Jacob Stoebel

Getting React and D3 to Play Nice

I'll admit it: D3 is confusing. If you Google something like "make a pie chart in d3" you get plenty of results that will work just fine. But we aren't required dig too mush into what D3 is actually up to For the most part this is a testimony to D3's awesome api. Problems begin to arise when we try to use D3 inside of a React app. The central problem boils down to a power struggle over who gets to control the DOM. D3 and React are both declarative: we state what we would like to see on the screen and they figure out, behind the scenes how to make it happen. Instead of making us manipulate the DOM ourselves (yuck) we are using a well crafted api that will manipulate the DOM based on our instructions.

This was the problem I ran into when trying to make a pie chart in my voting app for Free Code Camp. Simply dropping a d3 pie chart from a google search into your React component isn't the right way to go because it breaks the whole React philosophy of describing what you want to see in a render method in terms of props and state. I found an impressive project react-faux-dom which creates a faux mount point for your D3 inside of a React render. This was a very viable lead, but they have not yet sorted out some of many the complexities. Mostly thought, it just seemed like too much overhead for my simple use case.

At its core, a D3 pie chart is some svg elements organized together with some d3 functions. We don't need to manipulate DOM nodes in the traditional D3 way like select_all and append. Fortunately I found another blog that broke it down for me. To build a pie chart with a legend I need the following:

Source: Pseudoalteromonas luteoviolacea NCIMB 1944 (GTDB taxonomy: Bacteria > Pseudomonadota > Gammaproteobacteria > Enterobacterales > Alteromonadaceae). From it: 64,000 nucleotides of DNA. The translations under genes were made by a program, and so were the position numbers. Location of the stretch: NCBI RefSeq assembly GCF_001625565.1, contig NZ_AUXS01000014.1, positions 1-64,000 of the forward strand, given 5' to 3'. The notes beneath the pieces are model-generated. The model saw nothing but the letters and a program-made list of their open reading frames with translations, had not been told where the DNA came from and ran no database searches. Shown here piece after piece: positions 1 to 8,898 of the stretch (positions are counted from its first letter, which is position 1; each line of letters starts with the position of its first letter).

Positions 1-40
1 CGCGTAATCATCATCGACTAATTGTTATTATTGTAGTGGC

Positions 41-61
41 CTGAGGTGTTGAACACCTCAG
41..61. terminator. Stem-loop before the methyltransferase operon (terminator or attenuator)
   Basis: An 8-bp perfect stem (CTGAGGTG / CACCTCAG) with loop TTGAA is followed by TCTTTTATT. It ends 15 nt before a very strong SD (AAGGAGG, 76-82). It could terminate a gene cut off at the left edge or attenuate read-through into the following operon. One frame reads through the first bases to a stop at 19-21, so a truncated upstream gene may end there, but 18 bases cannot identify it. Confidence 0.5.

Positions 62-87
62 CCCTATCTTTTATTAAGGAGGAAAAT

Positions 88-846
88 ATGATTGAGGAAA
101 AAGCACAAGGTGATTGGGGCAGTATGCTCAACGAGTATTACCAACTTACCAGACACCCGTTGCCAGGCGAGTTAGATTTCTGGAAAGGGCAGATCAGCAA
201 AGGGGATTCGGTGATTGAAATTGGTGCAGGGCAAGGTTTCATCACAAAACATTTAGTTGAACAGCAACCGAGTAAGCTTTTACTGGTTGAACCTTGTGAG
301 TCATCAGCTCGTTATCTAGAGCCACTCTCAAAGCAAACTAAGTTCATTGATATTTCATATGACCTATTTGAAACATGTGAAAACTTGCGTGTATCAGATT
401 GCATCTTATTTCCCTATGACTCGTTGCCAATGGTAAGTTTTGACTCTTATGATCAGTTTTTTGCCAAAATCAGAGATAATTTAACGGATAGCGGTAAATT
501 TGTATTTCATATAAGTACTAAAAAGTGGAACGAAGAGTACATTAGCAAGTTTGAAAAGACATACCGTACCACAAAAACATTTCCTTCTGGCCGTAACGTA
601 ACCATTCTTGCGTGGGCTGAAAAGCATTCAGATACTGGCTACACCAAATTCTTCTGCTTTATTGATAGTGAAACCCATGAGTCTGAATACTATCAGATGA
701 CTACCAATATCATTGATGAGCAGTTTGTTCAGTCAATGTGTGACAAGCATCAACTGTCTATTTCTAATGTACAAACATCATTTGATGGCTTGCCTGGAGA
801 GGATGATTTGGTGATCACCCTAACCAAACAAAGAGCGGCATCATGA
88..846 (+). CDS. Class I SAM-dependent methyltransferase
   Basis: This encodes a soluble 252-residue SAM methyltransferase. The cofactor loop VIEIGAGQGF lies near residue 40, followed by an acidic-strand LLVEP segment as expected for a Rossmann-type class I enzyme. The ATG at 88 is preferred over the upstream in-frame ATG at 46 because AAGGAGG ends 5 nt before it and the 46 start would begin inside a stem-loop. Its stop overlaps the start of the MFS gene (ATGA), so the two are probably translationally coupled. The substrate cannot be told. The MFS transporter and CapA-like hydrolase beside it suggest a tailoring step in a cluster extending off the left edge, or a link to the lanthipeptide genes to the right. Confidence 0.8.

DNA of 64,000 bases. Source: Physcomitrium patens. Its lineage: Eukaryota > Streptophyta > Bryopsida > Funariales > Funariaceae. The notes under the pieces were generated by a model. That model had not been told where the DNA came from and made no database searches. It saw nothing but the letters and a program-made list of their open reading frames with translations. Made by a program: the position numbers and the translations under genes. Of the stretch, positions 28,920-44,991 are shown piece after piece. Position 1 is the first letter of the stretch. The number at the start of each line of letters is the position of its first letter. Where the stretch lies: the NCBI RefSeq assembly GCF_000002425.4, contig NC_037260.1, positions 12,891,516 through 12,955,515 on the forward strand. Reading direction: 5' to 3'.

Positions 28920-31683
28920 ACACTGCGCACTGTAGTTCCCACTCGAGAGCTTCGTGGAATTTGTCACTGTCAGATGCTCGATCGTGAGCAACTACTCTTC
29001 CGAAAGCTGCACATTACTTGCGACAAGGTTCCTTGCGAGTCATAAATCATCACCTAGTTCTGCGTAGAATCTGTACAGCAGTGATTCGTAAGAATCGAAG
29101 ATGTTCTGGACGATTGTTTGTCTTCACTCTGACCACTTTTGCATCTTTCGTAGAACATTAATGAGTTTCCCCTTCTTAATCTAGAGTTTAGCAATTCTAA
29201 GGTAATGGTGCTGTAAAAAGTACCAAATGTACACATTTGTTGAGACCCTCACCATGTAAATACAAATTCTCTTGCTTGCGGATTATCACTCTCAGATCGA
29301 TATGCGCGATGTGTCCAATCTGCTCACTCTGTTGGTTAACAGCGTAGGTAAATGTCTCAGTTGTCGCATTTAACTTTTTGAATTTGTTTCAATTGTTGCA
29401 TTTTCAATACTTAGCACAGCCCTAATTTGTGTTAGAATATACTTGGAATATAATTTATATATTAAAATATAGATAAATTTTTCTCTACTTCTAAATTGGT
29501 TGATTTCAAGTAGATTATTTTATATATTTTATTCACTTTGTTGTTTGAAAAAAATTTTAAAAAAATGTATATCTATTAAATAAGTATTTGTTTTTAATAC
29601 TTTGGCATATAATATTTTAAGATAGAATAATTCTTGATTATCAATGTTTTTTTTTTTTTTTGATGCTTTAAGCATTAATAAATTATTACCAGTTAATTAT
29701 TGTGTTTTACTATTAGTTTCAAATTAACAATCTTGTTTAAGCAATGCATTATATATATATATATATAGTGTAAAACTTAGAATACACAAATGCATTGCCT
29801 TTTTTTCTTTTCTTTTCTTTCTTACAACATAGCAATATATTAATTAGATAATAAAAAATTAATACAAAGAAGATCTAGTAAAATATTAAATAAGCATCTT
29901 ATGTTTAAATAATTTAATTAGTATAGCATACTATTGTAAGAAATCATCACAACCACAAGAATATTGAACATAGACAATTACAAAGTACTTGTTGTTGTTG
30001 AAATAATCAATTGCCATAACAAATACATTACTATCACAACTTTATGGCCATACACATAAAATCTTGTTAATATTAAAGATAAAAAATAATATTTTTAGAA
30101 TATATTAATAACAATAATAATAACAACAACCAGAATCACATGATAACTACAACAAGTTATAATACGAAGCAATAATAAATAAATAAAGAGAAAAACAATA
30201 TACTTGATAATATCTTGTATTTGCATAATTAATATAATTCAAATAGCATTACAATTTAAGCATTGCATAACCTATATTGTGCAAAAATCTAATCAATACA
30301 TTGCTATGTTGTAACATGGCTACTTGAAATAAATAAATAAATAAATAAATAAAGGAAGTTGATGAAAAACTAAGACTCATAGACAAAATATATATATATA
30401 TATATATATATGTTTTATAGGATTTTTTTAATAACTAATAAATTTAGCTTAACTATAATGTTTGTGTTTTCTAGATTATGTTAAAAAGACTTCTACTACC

1. pie chart: an svg tag containing:
  2. a PieChart component

    • props received:
      • x and y position
      • outer an inner radius size
      • data to render structured like [{value: 5, label: 'some option'}, {}, ...]
      • a colors function to fill each item of the pie chart based on its index
    • contents of PieChart:
      • a g element translated in terms of x and y props. contents:
        • an Arc component rendering each slice of the pie chart. contents:
          • a path element for each item of the data passed into PieChart. Here we are using the d3 function d3.svg.arc() to compute the arc.
  3. a Legend component:

    • props:
      • the names of the items in the pie chart (must be in same order!)
      • the same colors function passed into PieChart
    • contents:
      • a ul element, and for each name passed in:
        • a li element to label the name. the colors function will ensure coordination with the pie chart.

Whew! This was significantly more work than the typical D3 script that sets up a pie chart in a couple dozen lines. The benefit here is that the chart is broken down by its components. React remains in the driver's seat and everything is happy.

Yay!